As the ambitious nature of his undertakings grow in magnitude, Nolan’s realized that he can no longer go into casting with a set of shooting dates and locations. “All production is non-linear,” Nolan said, adding, “The schedules are dictated by actor availability. It’s a help that I can think like that, but it took me a couple of films. Your brain has to be six months ahead so that when you rearrange your schedule, you can do that. You have to say to the first four or five actors who come on that you don’t know when exactly you’ll be working. That’s one of the reasons why I didn’t like being a producer, because you get in situations where you have to turn on a dime when an actor isn’t available.”
Building a Reputation at the Studios:
“There are different ways to approach how you deal with studios on the financial side,” Nolan explained. “We’ve always tried to be completely honest. We look in their eyes and say, ‘This is how much it’s going to take. I wish it were less, but that’s how it is. We want to have creative autonomy. If we stay on time and on budget, there’s less to worry about.” One of the ways that Nolan and Thomas are able to achieve that is by foregoing a traditional element of studio filmmaking. “I didn’t have any idea of how to use a 2nd unit as a director, so I think we made a case for it being cheaper. They’re a very expensive luxury.”
Film vs. Digital:
Nolan is a staunch proponent of using traditional film, rather than eschewing the original format for video. When asked to elaborate on his passionate defense of film, the director said, “The reason I think that film is the best format is that it is the best format. I don’t want to be the R&D department. I have no interest in being the research end of the process. Film is most analogous to what the eye sees. I use to shoot corporate videos in Britain that way and I didn’t like it. The way we’re doing our films is the way everyone was doing it 6 or 7 years ago.” Discussing the costs associated with transferring a rough cut of video footage to a digital-projector format, Nolan made the case that film saves time and money in the post-production process. If you have the film, he argued, you could tape it up and throw it on a projector. But, as he quipped, “It’s harder to find splicing tape these days. I think Steven Spielberg bought it all.”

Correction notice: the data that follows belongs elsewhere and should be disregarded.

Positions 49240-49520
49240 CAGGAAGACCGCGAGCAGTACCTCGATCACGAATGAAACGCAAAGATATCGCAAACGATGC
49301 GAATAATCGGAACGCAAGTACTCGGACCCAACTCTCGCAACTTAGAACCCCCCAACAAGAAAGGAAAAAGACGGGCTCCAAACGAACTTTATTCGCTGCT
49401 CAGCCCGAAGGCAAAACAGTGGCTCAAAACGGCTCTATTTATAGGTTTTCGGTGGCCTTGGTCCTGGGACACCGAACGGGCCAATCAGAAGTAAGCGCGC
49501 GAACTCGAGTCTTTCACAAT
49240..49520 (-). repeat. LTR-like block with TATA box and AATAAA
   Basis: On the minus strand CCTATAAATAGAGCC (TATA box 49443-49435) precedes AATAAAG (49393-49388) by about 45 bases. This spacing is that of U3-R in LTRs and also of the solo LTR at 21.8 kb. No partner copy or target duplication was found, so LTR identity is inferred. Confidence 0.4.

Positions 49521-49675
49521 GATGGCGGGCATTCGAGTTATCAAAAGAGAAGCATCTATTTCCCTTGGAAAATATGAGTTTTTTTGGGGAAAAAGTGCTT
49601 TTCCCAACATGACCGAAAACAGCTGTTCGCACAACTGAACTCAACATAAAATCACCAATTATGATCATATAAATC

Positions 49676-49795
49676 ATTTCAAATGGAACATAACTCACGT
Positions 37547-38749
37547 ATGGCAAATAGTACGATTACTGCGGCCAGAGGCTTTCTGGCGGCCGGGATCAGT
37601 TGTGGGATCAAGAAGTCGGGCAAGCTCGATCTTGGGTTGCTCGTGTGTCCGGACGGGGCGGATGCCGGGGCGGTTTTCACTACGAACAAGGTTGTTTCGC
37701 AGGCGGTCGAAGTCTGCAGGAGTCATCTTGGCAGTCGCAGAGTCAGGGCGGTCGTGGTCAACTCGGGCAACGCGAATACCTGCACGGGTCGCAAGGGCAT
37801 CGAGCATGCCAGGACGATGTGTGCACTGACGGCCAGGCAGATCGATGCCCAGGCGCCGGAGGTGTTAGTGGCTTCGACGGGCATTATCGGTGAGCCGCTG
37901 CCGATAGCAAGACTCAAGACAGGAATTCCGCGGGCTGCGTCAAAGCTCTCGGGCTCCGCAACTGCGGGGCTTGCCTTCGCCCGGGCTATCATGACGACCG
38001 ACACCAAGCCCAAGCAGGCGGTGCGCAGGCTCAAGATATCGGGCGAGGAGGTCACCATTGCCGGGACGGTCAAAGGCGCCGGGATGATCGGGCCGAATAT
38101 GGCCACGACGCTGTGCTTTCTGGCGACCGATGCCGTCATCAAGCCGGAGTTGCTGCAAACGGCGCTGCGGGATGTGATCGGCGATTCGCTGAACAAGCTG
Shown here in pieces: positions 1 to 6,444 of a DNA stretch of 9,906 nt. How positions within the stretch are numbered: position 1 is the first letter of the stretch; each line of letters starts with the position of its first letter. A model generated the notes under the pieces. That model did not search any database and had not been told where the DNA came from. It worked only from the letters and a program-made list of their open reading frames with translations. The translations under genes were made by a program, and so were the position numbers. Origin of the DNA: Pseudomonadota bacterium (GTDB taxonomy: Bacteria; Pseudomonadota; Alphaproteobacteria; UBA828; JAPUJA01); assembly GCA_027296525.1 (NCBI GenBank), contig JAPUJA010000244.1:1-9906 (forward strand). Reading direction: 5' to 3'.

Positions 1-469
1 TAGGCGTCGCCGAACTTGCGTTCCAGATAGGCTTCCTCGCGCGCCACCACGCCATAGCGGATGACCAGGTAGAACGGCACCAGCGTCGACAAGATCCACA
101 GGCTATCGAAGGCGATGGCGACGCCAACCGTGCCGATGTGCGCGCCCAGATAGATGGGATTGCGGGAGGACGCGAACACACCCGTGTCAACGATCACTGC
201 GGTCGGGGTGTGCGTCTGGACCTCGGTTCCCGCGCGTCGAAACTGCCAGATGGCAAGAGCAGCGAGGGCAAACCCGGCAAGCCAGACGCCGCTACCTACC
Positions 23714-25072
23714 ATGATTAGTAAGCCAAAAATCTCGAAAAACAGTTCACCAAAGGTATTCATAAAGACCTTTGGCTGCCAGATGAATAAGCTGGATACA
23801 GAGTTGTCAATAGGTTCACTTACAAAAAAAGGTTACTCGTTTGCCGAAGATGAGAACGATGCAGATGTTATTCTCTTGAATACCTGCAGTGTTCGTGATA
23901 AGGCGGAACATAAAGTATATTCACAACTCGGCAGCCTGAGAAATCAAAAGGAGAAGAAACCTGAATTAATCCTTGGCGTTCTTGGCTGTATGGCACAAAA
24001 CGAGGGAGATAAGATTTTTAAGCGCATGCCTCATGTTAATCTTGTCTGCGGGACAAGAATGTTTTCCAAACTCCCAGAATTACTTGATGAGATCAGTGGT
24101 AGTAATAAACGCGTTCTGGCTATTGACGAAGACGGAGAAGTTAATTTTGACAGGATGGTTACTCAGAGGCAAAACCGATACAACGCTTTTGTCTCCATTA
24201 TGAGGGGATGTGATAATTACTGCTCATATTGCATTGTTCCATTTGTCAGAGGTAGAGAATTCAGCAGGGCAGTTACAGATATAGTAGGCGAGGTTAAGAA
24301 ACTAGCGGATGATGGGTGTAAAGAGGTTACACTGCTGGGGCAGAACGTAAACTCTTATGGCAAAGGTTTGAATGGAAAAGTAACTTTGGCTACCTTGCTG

But What About BATMAN?:
Van Petten was reluctant to ask Nolan for any specifics on his upcoming “The Dark Knight Rises,” but for anyone holding out hope that the director will return for a fourth installment, his answer continues to be a single word: “No.” When asked why the third film would be his final for the franchise, Nolan said, “Mainly, because I’m superstitious, but I said to my brother [and sometimes-writing-partner Johnathan Nolan] that I didn’t want to save anything. We’re never on a specific trajectory, but I always viewed Bruce Wayne’s story in three parts. I didn’t want to hold anything back. I think you learn so much from the audience. You don’t know what you’ve made until you’ve put it out there.” When talking about whether their next venture would be dictated by budget or expansion, Thomas explained, “We’re going to do a film that appeals to us. We make movies that we’d like to see.”